Carl Minzner argues that China's reform era is ending, and outlines the potential outcomes that could result.
USC Center for Active Learning in International Studies: Teaching East Asia Program (TEAP)
The Teaching East Asia Program was established in 2003 as an outreach service component of the Explore East Asia Program funded by the Freeman Foundation. Explore East Asia scholarships were awarded to USC undergraduates who had not yet taken college-level coursework in East Asian language or area studies, but who wanted to explore the region through an innovative "starter program." Each year of the program, scholarship recipients took an intensive language course during the summer and during the academic year they enrolled in at least one course in either language or area studies. In the spring, Explore East Asia scholars traveled to China, Japan, or Korea with USC faculty for a four-week credited course. Upon returning, East Asia Scholars fulfilled their scholarship requirements by visiting a local high school and making presentations about their studies and experiences to students.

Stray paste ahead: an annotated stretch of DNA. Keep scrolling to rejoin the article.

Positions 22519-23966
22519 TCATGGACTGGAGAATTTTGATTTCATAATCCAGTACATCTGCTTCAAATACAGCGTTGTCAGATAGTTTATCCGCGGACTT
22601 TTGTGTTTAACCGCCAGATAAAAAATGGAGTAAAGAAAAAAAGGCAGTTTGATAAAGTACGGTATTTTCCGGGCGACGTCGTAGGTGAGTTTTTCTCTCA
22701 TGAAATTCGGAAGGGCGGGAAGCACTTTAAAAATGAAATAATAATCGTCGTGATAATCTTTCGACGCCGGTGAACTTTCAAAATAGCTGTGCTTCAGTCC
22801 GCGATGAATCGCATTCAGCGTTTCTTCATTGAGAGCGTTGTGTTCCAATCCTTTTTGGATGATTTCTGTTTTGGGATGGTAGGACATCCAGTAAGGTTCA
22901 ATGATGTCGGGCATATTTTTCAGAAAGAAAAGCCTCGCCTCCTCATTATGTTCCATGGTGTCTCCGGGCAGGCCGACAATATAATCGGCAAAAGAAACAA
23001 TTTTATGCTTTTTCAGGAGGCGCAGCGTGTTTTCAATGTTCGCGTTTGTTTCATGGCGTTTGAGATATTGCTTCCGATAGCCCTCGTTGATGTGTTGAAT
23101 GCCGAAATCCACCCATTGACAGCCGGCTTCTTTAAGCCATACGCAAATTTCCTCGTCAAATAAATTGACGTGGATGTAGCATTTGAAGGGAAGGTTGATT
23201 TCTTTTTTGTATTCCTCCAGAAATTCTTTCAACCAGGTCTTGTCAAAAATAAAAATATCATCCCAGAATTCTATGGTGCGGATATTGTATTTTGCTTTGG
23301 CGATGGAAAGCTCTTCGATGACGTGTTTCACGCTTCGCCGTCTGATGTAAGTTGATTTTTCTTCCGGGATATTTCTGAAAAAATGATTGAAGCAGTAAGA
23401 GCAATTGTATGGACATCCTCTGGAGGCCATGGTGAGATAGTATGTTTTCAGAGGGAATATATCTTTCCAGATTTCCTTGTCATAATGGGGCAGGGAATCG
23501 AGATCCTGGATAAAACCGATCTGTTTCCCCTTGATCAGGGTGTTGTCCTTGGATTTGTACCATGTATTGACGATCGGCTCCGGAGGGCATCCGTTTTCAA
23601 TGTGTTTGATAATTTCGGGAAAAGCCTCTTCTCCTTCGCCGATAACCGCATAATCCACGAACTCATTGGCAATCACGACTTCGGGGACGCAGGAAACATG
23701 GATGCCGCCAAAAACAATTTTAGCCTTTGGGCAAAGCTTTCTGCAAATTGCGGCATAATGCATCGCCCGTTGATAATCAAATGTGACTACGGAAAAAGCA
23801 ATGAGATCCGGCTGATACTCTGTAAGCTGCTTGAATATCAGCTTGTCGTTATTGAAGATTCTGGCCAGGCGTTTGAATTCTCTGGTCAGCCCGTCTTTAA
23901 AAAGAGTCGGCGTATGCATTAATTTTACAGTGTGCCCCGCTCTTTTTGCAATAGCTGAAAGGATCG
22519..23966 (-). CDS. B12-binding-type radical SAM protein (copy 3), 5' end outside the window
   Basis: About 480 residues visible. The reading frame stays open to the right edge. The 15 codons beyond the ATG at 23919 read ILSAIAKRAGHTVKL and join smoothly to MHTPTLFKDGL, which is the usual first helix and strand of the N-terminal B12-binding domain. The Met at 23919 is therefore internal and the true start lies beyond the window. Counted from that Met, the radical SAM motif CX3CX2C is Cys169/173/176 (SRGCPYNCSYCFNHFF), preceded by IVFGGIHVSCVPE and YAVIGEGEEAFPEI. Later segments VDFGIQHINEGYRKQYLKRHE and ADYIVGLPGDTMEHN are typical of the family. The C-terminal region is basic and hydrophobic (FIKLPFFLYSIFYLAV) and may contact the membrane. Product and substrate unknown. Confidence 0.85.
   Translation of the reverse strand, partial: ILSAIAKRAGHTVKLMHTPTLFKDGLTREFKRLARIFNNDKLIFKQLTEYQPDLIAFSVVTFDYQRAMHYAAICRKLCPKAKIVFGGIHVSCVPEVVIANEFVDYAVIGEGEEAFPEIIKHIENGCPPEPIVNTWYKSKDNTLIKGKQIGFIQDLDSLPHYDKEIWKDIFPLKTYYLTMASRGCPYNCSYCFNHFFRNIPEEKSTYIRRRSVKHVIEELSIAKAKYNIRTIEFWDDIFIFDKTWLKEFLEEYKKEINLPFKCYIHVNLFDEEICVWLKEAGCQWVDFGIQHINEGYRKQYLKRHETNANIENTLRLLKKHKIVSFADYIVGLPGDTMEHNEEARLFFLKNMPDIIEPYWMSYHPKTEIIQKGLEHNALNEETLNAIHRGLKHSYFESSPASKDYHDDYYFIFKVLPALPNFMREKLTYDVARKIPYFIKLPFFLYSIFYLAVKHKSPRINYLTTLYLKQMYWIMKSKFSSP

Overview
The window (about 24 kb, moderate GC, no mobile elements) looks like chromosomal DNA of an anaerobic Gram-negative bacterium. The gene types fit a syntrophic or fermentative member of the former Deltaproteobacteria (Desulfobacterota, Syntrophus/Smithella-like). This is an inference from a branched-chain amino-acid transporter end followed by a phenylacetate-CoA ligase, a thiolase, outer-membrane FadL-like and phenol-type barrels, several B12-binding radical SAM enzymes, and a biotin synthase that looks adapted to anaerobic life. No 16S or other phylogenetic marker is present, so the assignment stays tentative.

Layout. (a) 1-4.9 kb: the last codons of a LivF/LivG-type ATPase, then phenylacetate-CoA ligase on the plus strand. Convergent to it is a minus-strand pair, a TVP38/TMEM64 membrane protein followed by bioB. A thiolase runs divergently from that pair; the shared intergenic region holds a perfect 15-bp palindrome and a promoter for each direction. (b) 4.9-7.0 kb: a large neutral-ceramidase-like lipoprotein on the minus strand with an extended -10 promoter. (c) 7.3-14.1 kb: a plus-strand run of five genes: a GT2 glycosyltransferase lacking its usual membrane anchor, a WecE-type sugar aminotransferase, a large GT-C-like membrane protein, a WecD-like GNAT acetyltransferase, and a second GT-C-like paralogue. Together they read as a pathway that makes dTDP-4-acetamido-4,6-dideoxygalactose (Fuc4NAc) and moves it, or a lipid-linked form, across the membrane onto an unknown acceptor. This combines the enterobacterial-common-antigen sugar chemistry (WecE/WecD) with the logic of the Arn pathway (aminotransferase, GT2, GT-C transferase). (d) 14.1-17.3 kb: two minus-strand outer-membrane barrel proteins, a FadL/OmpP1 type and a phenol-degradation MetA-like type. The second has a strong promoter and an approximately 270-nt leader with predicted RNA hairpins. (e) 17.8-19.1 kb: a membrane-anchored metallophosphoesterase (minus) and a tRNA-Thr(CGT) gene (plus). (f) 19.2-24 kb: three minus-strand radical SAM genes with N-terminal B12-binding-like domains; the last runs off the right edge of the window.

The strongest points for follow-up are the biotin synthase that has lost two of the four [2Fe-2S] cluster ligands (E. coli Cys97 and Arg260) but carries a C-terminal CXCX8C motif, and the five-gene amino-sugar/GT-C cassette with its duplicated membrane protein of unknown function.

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Akira Chiba, the Consul General of the Japanese consulate in Los Angeles, examined Japan's relations with China.
Michael Dunne, author of American Wheels: Chinese Roads, will focus on General Motors in China since 1989. The discussion will be followed by a short introduction to the Mark L. Moody collection at the USC East Asian Library.
Please join the USC U.S.-China Institute for a screening of an episode of the Assignment: China series on American media coverage of China. This episode focuses on the work of journalists covering the massive demonstrations that rocked Beijing in spring 1989. Followed by a Q&A with USCI's Mike Chinoy, who covered the demonstrations for CNN.